Pharma Continues to Support Ukraine as War Rages On

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Sandsun/Getty Images

As reported on March 3, the life sciences industry in the western world is offering support to Ukraine as it battles the Russian invasion. That week, more than 400 biopharma leaders signed an open letter condemning the attack and calling for “economic disengagement” from Russia.

The letter stated, “We reject the actions ordered by President Putin and the failure of those who enable and embolden him. This includes the captains of Russia’s industries who support him, stand by him, and whom we urge to collectively steer Russia towards peace. We must take action to make clear our abhorrence of Russia’s actions. Immediate and complete economic disengagement is required. These actions should only be reversed upon the restoration of peace and democracy in a sovereign Ukraine.”

Although the war shows no signs of dissipating and is pushing into the Donbas region, some biopharma companies are offering aid.

AbbVie announced it was donating profits from all of its essential medicines in Russia to support direct humanitarian relief efforts in Ukraine. It has also previously called for the suspension of all sales and distribution of its aesthetic products in Russia. Additionally, AbbVie stopped new clinical trials and halted enrollment of ongoing studies in both countries.

“We are committed to doing everything possible to support the people of Ukraine and those impacted across the region,” AbbVie stated. “Our primary focus continues to be the safety of our colleagues and ensuring patients have access to the medicines they need.”

AbbVie doesn’t have manufacturing sites in the region. To date, it has donated $1 million to nonprofit partners for medical care and supplies for Ukraine and Ukrainian refugees, donated drugs to the Ukrainian government and other disaster relief partners, and provided relief and financial support to Ukrainian employees and their families. It also doubled the AbbVie Foundation’s employee donation match for select disaster relief partners.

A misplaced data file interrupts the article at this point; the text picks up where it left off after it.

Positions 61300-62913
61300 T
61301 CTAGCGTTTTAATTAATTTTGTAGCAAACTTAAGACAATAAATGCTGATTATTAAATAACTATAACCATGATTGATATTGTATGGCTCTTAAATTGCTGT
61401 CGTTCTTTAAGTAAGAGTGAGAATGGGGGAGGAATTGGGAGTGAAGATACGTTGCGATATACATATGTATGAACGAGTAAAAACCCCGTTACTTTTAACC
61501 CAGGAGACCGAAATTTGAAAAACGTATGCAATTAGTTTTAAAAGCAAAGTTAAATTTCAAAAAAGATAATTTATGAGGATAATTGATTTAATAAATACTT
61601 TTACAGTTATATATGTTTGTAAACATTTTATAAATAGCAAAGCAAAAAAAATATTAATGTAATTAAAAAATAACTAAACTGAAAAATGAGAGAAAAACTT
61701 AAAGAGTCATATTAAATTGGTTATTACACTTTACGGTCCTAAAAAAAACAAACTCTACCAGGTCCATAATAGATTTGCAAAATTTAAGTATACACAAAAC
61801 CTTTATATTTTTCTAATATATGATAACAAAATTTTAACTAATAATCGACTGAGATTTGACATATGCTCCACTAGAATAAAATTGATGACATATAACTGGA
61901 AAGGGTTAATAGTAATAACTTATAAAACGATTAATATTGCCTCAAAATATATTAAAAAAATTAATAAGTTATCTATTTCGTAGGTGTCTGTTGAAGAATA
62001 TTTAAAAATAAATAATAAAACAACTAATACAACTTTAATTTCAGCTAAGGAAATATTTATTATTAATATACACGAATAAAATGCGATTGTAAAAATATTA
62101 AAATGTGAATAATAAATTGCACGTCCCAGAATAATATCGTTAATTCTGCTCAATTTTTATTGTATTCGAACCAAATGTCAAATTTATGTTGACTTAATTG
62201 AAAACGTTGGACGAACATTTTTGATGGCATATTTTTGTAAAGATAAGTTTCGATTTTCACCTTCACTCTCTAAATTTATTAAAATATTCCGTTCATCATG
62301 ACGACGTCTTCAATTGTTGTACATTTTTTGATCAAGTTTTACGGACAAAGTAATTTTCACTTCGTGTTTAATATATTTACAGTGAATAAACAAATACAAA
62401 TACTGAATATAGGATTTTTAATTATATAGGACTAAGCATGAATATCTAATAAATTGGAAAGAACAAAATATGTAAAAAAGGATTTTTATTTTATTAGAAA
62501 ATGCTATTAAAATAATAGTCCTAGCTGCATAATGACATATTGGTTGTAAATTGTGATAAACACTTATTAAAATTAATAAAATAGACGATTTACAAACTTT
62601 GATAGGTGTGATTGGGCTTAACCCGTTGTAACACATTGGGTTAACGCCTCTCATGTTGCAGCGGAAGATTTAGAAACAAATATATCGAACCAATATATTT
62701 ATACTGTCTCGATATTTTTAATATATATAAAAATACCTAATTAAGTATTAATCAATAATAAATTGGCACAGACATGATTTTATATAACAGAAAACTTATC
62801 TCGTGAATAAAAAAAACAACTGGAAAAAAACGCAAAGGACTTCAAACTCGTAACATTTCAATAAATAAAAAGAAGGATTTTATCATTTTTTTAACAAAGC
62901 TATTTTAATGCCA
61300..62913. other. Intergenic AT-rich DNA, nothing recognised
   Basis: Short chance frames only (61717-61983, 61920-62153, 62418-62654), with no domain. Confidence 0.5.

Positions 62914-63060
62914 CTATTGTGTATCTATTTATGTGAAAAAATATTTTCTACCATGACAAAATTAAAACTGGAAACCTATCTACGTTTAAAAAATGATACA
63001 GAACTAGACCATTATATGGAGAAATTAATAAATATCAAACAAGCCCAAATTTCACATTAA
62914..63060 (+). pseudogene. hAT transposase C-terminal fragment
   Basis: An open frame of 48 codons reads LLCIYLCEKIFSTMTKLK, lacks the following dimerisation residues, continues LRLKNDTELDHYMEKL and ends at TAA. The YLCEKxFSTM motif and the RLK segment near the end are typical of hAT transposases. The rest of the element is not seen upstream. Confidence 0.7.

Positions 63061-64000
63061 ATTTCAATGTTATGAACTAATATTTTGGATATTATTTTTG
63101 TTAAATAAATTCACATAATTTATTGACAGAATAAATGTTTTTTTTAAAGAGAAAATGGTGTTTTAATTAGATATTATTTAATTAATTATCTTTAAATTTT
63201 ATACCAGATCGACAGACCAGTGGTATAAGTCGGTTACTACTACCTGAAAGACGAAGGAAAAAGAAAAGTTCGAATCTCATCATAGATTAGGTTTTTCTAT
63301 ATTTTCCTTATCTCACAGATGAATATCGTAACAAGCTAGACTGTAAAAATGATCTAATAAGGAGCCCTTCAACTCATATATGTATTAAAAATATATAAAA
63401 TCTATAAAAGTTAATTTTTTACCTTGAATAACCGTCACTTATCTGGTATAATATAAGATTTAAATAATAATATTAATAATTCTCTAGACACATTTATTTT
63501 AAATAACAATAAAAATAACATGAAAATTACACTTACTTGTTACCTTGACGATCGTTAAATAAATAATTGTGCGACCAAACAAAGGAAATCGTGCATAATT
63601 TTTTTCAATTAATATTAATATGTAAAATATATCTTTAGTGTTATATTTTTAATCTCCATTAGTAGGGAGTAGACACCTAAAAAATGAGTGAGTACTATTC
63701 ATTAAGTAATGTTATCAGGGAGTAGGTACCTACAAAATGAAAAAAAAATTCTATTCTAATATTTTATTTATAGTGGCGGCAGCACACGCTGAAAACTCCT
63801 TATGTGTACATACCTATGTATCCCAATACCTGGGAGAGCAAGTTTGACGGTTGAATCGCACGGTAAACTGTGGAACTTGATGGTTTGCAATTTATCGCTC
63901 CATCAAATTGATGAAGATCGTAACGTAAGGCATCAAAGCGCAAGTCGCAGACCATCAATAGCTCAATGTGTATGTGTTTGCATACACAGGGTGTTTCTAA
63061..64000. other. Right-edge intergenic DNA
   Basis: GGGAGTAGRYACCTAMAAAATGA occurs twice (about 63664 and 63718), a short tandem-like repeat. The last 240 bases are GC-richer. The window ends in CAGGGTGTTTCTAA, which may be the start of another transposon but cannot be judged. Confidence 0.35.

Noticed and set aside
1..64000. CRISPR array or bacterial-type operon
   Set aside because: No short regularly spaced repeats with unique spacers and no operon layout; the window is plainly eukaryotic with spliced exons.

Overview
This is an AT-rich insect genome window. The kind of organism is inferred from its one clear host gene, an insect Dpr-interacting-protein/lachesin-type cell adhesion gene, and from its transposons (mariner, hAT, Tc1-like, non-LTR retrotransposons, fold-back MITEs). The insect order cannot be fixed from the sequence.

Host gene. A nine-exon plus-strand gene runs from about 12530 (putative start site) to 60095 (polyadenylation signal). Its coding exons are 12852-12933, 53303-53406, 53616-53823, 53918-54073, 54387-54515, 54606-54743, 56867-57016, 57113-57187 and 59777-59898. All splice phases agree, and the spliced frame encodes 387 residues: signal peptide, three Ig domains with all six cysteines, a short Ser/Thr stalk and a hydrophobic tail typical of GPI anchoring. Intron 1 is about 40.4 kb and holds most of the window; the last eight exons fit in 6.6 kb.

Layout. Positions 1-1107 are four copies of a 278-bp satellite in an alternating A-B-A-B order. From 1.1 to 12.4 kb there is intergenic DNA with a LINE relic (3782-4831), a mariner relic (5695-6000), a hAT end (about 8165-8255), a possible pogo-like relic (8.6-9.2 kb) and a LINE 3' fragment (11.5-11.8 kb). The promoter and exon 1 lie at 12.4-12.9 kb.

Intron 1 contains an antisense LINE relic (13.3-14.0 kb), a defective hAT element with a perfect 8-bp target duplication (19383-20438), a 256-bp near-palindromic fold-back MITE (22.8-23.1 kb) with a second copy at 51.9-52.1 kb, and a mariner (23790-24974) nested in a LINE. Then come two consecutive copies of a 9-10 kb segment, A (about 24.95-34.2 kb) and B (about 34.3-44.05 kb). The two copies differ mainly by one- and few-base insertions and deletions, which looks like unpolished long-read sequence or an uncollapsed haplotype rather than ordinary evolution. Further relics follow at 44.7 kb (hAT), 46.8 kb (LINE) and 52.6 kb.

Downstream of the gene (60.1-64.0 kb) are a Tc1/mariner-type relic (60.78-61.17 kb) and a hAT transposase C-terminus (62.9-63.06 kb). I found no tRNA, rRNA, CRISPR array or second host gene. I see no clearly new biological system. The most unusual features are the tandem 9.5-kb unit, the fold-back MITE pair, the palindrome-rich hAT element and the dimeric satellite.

Novartis has delivered more than one million packs of drugs, including antibiotics, painkillers, cardiovascular and cancer treatments worth more than $25 million to Ukraine and the border areas where the refugees are fleeing. The company also made an initial $3 million donation to charities that support refugees in Ukraine and bordering countries.

It also has created a package of measures that includes suspending capital investments, media advertising and other promotional activities in Russia.

“Novartis condemns the war in Ukraine,” the company stated. “The continued acts of unprovoked violence are harming innocent people, and this defies our mission to improve human health globally.”

On March 14, Pfizer stated that it “stands with the unified global community across the public, private and civil society sectors in opposition to the Russian war in Ukraine and the brutal situation it has created.”

The company said that pausing its distribution of drugs to Russia “would be in direct violation of our foundational principle of putting patients first” and that “ending delivery of medicines, including cancer or cardiovascular therapies, would cause significant patient suffering and potential loss of life, particularly among children and elderly people.”

However, it noted that it is donating all profits from its Russian subsidiary to causes that provide humanitarian support to Ukrainians, as well as other donations the company made to Ukraine. It is halting recruitment to ongoing clinical trials in Russia and will not initiate new ones. It doesn’t own or operate manufacturing facilities in Russia but plans to stop all planned investments with local suppliers to build manufacturing capacity in the country.

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